Reader Asks “Why are Zero Interest Rates Bad? What Should the Interest Rate Be?”

Reader Henrique from Brazil asks “Can you please explain in simple layman terms why zero or negative interest rates are bad? What should the interest rate be?”

by Mish

Hello Henrique.

I am sure that I have covered this before numerous times but here is a list that I have not itemized before.

  1. Low interest rates spawn asset bubbles. As bubbles expand, banks make loans on asset prices that rise higher and higher. When bubbles burst, they leave behind a pool of debt that cannot be paid back. It was unusually low interest rates that created the housing bubble and the junk bond/equity bubbles we are in now.
  2. Low interest rates spur all kinds of economic development that is not productive. That development sends a signal that things are OK and that shortages exist. In 2005, people actually believed there was a shortage of Florida condos. A couple years back it seemed like going into massive debt to drill oil wells was a good idea. Today we know it was not such a great idea.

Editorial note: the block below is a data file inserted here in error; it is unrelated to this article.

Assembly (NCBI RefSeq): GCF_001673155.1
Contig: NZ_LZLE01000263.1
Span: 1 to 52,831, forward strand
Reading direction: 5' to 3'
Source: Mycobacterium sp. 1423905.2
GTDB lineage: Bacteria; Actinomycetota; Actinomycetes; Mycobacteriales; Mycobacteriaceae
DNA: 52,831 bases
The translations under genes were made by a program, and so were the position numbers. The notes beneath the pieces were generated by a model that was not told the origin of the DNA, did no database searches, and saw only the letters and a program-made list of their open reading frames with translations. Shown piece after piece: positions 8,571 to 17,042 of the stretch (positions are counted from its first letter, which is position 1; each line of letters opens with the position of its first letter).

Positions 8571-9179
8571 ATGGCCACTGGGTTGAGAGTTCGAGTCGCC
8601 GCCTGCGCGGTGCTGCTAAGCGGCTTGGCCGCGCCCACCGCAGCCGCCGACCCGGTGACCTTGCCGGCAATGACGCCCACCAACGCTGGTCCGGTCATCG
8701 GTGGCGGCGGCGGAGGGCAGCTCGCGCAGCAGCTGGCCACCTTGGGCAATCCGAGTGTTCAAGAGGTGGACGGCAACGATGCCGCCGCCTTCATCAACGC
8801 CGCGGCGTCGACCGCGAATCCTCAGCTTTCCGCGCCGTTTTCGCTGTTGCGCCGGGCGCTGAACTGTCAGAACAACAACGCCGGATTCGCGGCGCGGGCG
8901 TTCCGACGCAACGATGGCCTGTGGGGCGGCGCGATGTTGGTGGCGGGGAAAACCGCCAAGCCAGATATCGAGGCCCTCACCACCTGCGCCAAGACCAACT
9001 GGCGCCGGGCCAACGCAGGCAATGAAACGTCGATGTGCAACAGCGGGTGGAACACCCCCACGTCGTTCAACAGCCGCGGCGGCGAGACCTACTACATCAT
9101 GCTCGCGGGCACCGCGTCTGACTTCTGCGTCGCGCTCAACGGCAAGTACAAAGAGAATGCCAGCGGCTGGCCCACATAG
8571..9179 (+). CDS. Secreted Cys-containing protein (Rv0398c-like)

3. The Fed, central bankers in general, want 2% inflation. However, there is no reason to believe 2% is a magic number.
  4. Inflation benefits those with first access to money: the banks and the already wealthy. Rising income and wealth inequality is a direct result of interest rates set too low. Think back to the housing bubble. By the time money was available for liar loans, the party was nearly over. Those who bought late in the game got crushed.
  5. In foolish attempts to hit 2% inflation, desperate central banks have now tried negative rates. Outside of central bank intervention, negative rates are impossible. Negative rates imply one would rather have 90 cents ten years from now than a dollar today. Clearly that is absurd. While we do not yet know precisely what problems may arise from such economic silliness, we can say for sure there will be more economic distortions.
  6. What should the interest rate be? I don’t know, nor does anyone else, especially central banks. Rates are best left to the free market. In an environment with no fractional reserve lending and a stable money supply, interest rates would likely be low, and prices stable.

Mike “Mish” Shedlock

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